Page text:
Brattleboro, VT…. Brattleboro is home to many historic treasures, some large enough to grace the main street in town, others hidden gems that we need to seek out. The Estey Organ Museum is one of those pieces of history that is well worth a visit for many reasons. Tucked away in the company’s Old Engine House on Birge Street, it holds a century of local history that spread the Estey reputation far and wide.
The new season starts on May 21 in celebration of the museum’s 20th year and will be open to the public on Saturdays from 2 p.m. to 4 p.m. through October. It is unique in that unlike what we’re used to in most museums, the hosts in this museum say to all visitors—adults and children alike—please touch; please sit down and play the organs. Visitors even have the opportunity of walking through a pipe organ to see how the mechanism works.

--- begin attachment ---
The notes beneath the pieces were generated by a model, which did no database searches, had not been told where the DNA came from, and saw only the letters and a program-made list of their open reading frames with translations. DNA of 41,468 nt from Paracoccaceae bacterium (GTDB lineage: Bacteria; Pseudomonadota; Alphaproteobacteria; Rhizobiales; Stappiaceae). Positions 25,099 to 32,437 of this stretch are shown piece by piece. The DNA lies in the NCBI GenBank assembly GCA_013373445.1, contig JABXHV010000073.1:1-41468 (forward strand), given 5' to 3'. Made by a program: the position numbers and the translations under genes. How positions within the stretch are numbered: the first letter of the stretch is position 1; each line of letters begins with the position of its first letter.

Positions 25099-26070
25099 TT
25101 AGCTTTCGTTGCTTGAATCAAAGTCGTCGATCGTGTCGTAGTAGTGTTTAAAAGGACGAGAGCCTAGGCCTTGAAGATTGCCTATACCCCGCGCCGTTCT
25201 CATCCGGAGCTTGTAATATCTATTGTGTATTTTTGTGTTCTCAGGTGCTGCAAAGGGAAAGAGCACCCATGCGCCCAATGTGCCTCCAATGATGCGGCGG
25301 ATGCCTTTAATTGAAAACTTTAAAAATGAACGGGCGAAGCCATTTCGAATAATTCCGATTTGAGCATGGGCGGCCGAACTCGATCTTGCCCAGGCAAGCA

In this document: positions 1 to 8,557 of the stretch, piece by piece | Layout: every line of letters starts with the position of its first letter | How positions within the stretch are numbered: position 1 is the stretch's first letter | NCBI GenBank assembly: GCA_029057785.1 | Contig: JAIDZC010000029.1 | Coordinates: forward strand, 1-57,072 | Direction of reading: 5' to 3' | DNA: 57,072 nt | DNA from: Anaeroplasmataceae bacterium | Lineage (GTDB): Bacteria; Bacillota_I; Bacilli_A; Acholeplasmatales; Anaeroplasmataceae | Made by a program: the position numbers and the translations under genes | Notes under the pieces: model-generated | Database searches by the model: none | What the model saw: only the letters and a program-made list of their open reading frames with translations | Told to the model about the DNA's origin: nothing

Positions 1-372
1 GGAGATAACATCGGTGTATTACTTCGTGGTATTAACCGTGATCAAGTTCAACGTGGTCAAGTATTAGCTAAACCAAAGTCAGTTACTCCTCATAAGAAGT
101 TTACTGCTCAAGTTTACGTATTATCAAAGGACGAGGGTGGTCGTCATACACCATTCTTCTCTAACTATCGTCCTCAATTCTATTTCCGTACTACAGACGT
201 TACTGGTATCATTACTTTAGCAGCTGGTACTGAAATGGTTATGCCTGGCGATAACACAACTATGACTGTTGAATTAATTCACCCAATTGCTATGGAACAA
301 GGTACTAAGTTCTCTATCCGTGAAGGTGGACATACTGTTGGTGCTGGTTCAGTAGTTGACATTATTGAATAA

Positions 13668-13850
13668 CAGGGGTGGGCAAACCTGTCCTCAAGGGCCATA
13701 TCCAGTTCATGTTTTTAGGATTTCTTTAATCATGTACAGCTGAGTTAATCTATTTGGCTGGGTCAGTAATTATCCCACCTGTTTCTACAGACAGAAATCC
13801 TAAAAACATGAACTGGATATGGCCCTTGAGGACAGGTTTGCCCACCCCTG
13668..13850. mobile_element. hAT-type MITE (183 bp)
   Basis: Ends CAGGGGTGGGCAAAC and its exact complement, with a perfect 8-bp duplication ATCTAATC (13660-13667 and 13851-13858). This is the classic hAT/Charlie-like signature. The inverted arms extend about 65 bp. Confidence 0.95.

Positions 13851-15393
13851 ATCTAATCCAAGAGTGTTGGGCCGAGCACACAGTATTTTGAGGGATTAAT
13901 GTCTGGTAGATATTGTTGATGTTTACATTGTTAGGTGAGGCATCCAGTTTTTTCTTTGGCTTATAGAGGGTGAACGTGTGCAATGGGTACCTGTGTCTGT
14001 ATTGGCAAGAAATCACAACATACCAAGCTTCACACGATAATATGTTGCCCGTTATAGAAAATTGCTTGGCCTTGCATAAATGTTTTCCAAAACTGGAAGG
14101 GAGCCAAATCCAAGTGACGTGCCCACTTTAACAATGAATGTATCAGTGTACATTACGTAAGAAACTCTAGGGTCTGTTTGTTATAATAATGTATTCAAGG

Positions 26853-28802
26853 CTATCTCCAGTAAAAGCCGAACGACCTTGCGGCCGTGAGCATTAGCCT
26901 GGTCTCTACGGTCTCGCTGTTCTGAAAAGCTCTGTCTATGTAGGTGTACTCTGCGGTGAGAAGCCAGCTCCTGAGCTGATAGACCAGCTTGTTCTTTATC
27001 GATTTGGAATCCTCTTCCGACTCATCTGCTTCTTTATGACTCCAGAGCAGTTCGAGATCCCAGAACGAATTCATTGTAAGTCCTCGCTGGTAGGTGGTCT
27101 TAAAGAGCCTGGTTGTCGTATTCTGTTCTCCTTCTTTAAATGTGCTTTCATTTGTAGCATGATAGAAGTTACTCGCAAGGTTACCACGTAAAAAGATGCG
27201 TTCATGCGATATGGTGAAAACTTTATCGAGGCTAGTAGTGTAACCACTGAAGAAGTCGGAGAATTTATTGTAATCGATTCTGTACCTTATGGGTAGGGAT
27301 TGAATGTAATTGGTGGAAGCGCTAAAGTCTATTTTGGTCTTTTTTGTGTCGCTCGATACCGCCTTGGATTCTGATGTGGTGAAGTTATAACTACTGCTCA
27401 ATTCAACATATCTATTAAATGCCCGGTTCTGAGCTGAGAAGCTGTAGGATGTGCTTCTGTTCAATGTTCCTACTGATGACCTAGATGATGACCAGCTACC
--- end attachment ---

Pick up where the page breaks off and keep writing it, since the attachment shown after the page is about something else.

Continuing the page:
“We want our visitors to have the experience of actually playing instruments that graced homes, churches, and concert halls around the world and to understand why so many people got so much enjoyment out of them,” said Dr. Dennis Waring, President of the Board of Trustees and author of Manufacturing the Muse: Estey Organs and Consumer Culture in Victorian America.
Besides the organs, the museum has a significant collection of music sheets, LP recordings, instructional books for amateur organists, catalogs, trade cards, advertising materials published by the company and photographs of the buildings and workforce. The catalogs are conveniently available for viewing and downloading at archive.org. Several books and other materials are for sale in the onsite shop.
“Although the Estey company is no longer manufacturing instruments, thousands of the organs are in collections and are still in use today,” Dr. Waring explained. “Our goal with the museum is to invite the public to enjoy and participate in this piece of living history.”